HT: 12. HPs: 3,792 Body, 1,971 each Wing, 344 each Wheel.

aSpeed: 1650 aAccel: 6/10 aDecel: 38 aMR: 9.5 aSR: 5
Stall Speed: 157 mph. Take-Off Run: 1,040 yards. Landing Run: 1,000 yards.
gSpeed: 394 gAccel: 20 gDecel: 10 gMR: 0.25 gSR: 3
Ground Pressure Extremely High. No Off-Road speed.

Design Notes:
Body is 1,080 cf; wheels are 54 cf; wings are 143 cf each. Wing volume was reverse-calculated from historical wing area. Structure is Extra-Heavy, Standard with Superior Streamlining. Armor is expensive metal. Electronic controls. Design Loaded weight is 113,977 lbs.; this was decreased 12% to the actual value. The design payload runs high; design empty weight was within 4% of the historical value of 47,481 lbs. Historical values for wing area and loaded weight were used for performance calculations. See p. VE160 for the effects of swept wings on performance. Design aSpeed is 1,327 mph, 1,705 mph with afterburner. Design stall speeds were 175 mph, or 157 mph with wings extended. The historical top speed, take-off run, and landing run are shown above. -32 mph to aSpeed per loaded hardpoint. Historical cost was $9.8 million in 1998.

Variants:
The F-111A (1967) featured two 18,500-lb. turbofans. It lacked many of the modern features shown above, including GPS, thermograph, INS, laser designator, and laser rangefinder. 141 built.
The F-111B was a failure to navalize the F-111. It was superceded by the F-14.
The F-111C were 24 -As exported to Australia.
The F-111D featured 19,600-lb. turnbofans and a high-maintenance and unreliable improved avionics package. 96 built.
The F-111E was similar to the -A, with a couple of minor upgrades. 94 built.
The F-111G were 51 airframes reworked for training purposes.
The F-111K was an order of aircraft for Australia that was canceled due to prolonged technical difficulties.
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Old 10-30-2012, 04:32 PM   #2
rayk469
 
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Location: Houston, TX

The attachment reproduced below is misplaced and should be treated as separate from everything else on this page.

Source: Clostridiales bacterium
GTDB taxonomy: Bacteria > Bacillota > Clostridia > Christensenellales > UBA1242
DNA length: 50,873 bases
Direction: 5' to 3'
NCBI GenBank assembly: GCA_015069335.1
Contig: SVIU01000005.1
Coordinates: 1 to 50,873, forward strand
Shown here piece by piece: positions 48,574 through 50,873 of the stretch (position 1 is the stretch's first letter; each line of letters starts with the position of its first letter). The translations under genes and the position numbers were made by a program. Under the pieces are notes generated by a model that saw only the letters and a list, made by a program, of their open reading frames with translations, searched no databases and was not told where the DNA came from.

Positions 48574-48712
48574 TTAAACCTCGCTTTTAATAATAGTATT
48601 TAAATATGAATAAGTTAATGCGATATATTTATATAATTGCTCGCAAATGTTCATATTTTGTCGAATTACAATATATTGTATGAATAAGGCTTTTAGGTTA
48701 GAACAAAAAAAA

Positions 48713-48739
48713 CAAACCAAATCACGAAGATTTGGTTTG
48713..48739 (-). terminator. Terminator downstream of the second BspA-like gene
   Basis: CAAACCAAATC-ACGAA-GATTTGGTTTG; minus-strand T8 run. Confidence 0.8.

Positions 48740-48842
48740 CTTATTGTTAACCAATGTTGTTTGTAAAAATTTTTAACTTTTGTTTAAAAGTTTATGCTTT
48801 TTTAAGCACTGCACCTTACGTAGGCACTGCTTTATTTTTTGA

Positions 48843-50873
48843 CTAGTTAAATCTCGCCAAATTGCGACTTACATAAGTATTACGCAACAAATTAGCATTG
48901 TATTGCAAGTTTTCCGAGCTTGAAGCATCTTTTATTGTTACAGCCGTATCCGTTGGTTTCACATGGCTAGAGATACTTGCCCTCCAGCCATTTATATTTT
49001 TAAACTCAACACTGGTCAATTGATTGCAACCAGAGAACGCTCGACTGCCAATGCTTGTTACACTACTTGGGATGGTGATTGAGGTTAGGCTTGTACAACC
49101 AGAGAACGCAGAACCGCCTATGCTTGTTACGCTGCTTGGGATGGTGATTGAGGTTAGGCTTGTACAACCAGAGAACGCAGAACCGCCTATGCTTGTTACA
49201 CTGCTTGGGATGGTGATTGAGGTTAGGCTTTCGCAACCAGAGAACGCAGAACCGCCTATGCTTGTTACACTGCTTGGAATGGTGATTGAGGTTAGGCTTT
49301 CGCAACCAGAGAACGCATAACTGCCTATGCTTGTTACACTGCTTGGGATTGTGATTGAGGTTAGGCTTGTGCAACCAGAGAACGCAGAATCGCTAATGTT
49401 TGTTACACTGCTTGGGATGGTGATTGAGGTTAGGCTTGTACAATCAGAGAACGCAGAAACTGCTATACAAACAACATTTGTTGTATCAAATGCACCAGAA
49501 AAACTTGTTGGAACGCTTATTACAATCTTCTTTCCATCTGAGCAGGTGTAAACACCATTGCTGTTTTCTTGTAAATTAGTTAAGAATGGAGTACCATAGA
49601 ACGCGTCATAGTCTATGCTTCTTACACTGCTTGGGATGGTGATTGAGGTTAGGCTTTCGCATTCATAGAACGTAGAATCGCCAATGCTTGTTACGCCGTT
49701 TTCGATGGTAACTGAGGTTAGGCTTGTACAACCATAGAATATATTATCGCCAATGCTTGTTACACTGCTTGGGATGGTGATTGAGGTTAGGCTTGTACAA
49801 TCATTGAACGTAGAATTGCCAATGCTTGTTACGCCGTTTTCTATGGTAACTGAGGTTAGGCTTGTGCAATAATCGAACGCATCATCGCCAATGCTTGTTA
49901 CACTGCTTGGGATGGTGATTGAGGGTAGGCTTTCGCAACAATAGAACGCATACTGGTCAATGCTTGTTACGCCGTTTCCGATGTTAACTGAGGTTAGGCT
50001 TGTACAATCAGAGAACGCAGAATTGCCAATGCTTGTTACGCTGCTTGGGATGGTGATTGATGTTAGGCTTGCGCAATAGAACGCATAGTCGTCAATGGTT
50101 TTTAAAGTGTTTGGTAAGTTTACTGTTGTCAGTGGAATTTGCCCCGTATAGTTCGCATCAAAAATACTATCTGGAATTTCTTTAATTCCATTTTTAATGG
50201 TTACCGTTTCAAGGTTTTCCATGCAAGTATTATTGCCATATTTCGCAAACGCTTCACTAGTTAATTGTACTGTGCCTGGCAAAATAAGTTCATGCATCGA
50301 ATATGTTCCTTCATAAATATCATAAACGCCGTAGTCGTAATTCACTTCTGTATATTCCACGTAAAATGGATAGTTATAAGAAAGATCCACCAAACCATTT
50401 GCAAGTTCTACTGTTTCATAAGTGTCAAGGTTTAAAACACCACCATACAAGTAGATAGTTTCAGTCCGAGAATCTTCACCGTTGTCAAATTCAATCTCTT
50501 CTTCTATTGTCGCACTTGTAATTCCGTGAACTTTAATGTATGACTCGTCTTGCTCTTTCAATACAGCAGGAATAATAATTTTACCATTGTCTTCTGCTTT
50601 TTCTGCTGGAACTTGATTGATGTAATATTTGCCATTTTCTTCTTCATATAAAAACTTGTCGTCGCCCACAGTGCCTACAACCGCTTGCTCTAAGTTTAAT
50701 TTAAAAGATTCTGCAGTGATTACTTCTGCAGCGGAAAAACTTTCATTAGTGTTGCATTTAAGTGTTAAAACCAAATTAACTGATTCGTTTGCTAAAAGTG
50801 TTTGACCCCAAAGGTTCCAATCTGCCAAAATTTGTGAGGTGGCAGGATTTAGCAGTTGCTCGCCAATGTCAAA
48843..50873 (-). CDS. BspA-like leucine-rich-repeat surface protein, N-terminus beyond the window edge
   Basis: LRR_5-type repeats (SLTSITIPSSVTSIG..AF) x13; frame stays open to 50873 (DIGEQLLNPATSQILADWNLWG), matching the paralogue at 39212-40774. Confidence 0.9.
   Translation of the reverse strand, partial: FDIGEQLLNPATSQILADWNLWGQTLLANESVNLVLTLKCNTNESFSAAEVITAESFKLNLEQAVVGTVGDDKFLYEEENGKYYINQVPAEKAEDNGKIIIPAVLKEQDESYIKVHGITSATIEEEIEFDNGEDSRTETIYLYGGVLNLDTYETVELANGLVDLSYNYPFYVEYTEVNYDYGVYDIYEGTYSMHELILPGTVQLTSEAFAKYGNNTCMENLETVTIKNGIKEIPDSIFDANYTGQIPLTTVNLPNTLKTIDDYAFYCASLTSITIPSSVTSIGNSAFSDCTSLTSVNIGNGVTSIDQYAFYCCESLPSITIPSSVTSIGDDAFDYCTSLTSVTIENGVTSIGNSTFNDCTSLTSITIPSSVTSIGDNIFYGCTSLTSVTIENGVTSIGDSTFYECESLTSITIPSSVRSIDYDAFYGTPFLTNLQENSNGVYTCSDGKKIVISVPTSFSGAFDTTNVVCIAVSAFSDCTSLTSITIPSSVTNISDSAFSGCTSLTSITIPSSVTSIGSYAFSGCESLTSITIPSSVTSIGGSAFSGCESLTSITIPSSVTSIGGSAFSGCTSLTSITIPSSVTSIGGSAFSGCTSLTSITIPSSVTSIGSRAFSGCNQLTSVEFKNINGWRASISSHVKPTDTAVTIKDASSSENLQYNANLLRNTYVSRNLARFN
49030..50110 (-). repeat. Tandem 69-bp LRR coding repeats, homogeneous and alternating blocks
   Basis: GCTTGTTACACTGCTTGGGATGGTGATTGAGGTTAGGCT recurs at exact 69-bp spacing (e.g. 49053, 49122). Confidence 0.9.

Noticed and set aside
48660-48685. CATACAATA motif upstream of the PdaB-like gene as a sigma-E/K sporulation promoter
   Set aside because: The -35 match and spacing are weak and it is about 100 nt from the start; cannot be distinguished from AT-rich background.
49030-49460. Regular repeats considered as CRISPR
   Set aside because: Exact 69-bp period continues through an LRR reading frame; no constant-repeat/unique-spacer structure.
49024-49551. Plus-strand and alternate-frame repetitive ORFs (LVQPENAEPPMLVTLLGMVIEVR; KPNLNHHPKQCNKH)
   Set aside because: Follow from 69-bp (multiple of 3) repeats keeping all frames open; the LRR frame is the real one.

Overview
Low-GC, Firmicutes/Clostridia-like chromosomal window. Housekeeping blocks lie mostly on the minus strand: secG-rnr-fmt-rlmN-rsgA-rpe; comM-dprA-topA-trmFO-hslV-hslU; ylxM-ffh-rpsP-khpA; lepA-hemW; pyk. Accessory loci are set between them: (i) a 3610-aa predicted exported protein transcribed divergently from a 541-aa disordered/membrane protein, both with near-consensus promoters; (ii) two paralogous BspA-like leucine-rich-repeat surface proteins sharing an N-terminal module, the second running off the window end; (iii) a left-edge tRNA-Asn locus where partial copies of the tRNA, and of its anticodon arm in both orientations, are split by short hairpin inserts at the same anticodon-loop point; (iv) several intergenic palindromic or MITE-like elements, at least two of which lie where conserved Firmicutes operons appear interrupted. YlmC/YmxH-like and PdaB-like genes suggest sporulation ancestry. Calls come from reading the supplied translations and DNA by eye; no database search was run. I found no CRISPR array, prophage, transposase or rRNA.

Default Re: [3e] F-111

Quote:
Originally Posted by Phaelen Bleux View Post
General Dynamics F-111 "Aardvark"
As The F-105 Thunderchief was reaching its retirement, Tactical Air Command began looking for its replacement. Featuring a number of firsts in aviation design, such as variable-geometry wings, terrain-following radar, and supersonic flight without afterburning ("supercruise"), the F-111 seemed destined to be a cutting edge aircraft. The design was plagued with problems, however, and the -B version for the U.S. Navy never even made it into service. Nevertheless, the F-111 saw service in Vietnam and the Gulf Wars, performing reliable in both conflicts. For most of its career, the F-111 carried the unofficial nickname "Aardvark;" this was made official just before the plane's retirement in 1997.
The F-111 has a crew of two (pilot and tactical navigator) who sit side-by-side in the cockpit. Instead of ejection seats, the F-111 features an escape capsule that holds both crew members. It features an internal bomb bay that can be configured for a number of payloads. The bay can be fitted with a 20mm Vulcan cannon (which was never used in any F-111) and two 750-lb. bombs. More often, however, the F-111F is fitted with the Pave Tack pod containing FLIR, laser rangefinder, and laser designator. This pod is only semi-retractable, leading many pilots to call it "Pave drag." (Some GMs may wish to consider this a loaded hardpoint in planes so equipped.)